DARS, the Degree Audit Reporting System available to registered students online, has updated and improved their system.
The redesigned DARS is more user-friendly and includes new features to help aid students in understanding the requirements for their major and advise them in planning their coursework.
Some of the new features include improved visuals, faster loading times and new print options. It now has a simpler format consisting of drop down options, compared to the old tab-oriented menus. These options display various classes that meet the requirements needed in a student’s particular major, and show available academic options.
DARS reports are now updated 23 times a year, to assist students in gaining an accurate perspective of their academic standings.
The new DARS includes a “What-if” option that gives students the opportunity to explore the various degrees offered at Temple. It allows the students to ask “what if” they changed majors and shows how their past and current classes would apply to an alternative major. For students that are considering a different major, DARS is able to automatically show how requirements for graduation would change. It also shows what taking on an additional major would entail. A “What-if” DARS audit can be obtained from an adviser and used by the student while planning the rest of their academic career.
The DARS program keeps track of a student’s registration, currently enrolled classes, transfer credits and academic history at Temple. The program runs degree audits and reviews what requirements students have completed and the requirements that still needed to be completed for graduation. This information on DARS is drawn from the Integrated Student Information System and automatically updates as a student progresses toward their degree. If there are changes in grades, majors or deposits paid they will be reflected when your DARS is updated, generally by Wednesday of each week.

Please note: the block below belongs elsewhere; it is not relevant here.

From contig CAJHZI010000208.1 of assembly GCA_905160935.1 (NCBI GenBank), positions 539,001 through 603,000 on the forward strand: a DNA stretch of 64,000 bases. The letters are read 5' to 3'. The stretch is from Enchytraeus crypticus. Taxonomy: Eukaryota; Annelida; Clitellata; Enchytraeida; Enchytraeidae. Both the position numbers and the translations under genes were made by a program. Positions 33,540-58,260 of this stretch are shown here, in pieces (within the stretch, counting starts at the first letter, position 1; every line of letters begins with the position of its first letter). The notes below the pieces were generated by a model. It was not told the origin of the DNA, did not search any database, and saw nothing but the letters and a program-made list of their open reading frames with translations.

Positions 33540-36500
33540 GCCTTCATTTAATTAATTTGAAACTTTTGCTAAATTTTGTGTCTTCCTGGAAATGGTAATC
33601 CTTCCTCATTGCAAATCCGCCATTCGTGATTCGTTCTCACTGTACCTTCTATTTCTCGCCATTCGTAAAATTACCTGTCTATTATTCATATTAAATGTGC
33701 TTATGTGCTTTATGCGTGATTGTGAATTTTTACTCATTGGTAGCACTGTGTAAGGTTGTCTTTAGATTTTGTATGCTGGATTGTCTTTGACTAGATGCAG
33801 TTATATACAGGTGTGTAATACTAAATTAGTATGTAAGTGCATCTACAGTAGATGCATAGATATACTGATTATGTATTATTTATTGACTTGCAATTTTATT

DARS is accessible to students online through OWLnet, the Web site where students can also pay their tuition, check grades, view current grade point averages and register for classes. Using DARS can be a convenient way for students to find reliable academic advice when it may be difficult to schedule an appointment with an actual advisor.
“Using the DARS system is much better than going to an adviser. Eligibility for classes begins at midnight when I wouldn’t be able to get in touch with an advisor to ask questions. The DARS suggests classes and the new setup gives a map of information that helps me understand what I need for my major. If I want to find out about a particular requirement I can just click and see what that’s about,” said Sharon Ruedeman, a broadcasting student.
Some students enjoy the convenience of the updated DARS but still wonder how accurate it is.
“I think the new DARS is more straightforward but the requirements are not always clear. If you’ve kept track of what you need from the beginning, an adviser isn’t always necessary,” said jazz composition major Marc Kaplan.
Still, some students find the DARS confusing and hard to use. Students have also found that it sometimes gives information that appears to be incorrect or that differs from their adviser’s information
“I would rather see an adviser because my DARS have been wrong, and the one time I looked it said I needed a class that they said I didn’t have to take” said Ann Imperato, a communications student.
Student Ty Schollaert believes the DARS system can be updated further with additional options.
“The new DARS are actually a lot easier to understand than before. However, when looking at my completed credits, it wasn’t clear if it was counting the courses in progress. Also the bottom of the page gives three different numbers regarding my credits and I wasn’t sure what that really meant,” Schollaert said.
For more information regarding DARS visit www.temple.edu/DARS.
Carolyn Griffin can be reached at firstname.lastname@example.org.